Alien-abduction comic crashes and burns.
In honour of the spookiest month of the year and the upcoming US presidential election, I thought I’d take a look at Saucer Country. Written by Paul Cornell, the book is about Arcadia Alvarado, a divorced Hispanic women running for president of the United States. Only days before she plans to announce her intentions to run, she and her ex-husband are abducted by aliens.
Saucer Country delivers on all the conspiracy-inspired alien lore one could want, but unfortunately Cornell threw up a pretty big barrier for me. In the first issue, following the abduction, Arcadia realizes she’s been raped. She comes to the logical conclusion that since she was with her alcoholic ex-husband, Michael, he must have assaulted her when she blacked out. But then she remembers an alien talking to her and concludes that the aliens raped her (seriously this is part of the story). After having a doctor confirm that she has been raped, Arcadia tells her chief of staff, Harry, that it was the aliens. And despite not believing in aliens, Harry goes along with this.
I am so tired of rape being a plot device. As far as I’m concerned it’s a sign of damned lazy writing, and in this case I’m not even sure what it is the writer is trying to accomplish. First off there’s the fact that both Harry and Arcadia’s campaign manager, Chloe, do nothing to investigate Arcadia’s sexual assault. Though neither of them believes in aliens, they respond to the situation by bringing in a UFO expert and even allow Michael, the most likely suspect, back into Arcadia’s life.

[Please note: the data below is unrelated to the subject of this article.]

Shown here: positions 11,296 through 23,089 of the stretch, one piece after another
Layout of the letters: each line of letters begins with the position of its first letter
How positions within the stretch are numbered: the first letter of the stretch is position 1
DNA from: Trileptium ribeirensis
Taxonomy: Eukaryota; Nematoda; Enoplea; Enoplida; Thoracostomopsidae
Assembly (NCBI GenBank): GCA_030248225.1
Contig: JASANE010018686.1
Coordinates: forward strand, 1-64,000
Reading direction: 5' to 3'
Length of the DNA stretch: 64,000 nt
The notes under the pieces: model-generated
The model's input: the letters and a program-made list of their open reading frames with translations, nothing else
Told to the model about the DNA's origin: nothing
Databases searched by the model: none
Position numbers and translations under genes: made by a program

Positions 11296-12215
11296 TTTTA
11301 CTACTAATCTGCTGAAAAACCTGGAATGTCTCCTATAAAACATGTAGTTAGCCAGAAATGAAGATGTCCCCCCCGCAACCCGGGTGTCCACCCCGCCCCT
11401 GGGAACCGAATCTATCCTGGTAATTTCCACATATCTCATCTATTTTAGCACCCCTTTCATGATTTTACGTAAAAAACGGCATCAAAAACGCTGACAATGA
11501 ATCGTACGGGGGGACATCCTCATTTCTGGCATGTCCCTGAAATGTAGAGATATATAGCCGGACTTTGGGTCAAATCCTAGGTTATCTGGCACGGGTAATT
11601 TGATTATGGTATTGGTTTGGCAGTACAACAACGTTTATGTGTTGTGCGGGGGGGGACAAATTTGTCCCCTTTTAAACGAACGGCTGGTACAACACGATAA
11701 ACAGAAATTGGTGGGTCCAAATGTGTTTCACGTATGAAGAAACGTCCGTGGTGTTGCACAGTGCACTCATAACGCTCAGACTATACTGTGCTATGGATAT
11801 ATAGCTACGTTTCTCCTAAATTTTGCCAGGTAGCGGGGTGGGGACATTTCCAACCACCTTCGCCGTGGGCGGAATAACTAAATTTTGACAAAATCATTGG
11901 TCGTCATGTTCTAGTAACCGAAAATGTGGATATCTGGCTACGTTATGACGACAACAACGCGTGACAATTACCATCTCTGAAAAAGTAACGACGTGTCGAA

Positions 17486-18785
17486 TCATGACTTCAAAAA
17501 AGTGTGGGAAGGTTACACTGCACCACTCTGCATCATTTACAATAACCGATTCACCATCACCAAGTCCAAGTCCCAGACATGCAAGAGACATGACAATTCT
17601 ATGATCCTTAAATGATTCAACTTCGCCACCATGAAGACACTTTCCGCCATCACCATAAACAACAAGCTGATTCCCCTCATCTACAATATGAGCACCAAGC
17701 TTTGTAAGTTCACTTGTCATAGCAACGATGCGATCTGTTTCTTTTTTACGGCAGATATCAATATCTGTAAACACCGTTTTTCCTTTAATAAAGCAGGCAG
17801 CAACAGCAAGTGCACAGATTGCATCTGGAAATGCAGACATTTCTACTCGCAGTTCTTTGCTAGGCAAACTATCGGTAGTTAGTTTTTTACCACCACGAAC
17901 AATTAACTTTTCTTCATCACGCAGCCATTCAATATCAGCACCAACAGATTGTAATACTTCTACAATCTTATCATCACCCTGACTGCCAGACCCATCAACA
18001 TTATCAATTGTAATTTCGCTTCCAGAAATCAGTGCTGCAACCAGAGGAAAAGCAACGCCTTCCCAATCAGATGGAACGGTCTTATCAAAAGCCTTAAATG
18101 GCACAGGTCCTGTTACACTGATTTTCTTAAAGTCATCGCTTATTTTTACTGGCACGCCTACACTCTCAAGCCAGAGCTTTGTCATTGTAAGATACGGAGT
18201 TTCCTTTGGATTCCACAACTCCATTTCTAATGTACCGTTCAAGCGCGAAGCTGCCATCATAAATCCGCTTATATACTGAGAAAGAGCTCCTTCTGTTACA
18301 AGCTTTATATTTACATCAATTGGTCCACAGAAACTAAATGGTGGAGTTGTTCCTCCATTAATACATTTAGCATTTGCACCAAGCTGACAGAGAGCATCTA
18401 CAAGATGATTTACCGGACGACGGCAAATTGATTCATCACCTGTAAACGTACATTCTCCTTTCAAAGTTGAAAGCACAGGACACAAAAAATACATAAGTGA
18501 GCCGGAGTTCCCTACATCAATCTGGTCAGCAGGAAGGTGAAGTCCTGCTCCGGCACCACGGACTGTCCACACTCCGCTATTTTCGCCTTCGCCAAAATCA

Second, there seems to be some weird Stieg Larsson-esque logic that says that having your female protagonist get raped for no real damn reason is fine, just so long as a guy in the story also gets raped.
And finally, I just don’t understand why the hell it was necessary. Arcadia’s main motivation to find out what happened to her seems to be the threat she believes the aliens represent to national security, and it’s fairly well established in issue 6 that not all parts of the abduction myth are necessarily true. So why run with anal probing? Why completely undermine having a strong female lead who’s running for president by making her a victim?
I was hoping Saucer Country would be a little creepy, but instead it was just crappy. Leave this one on the shelf.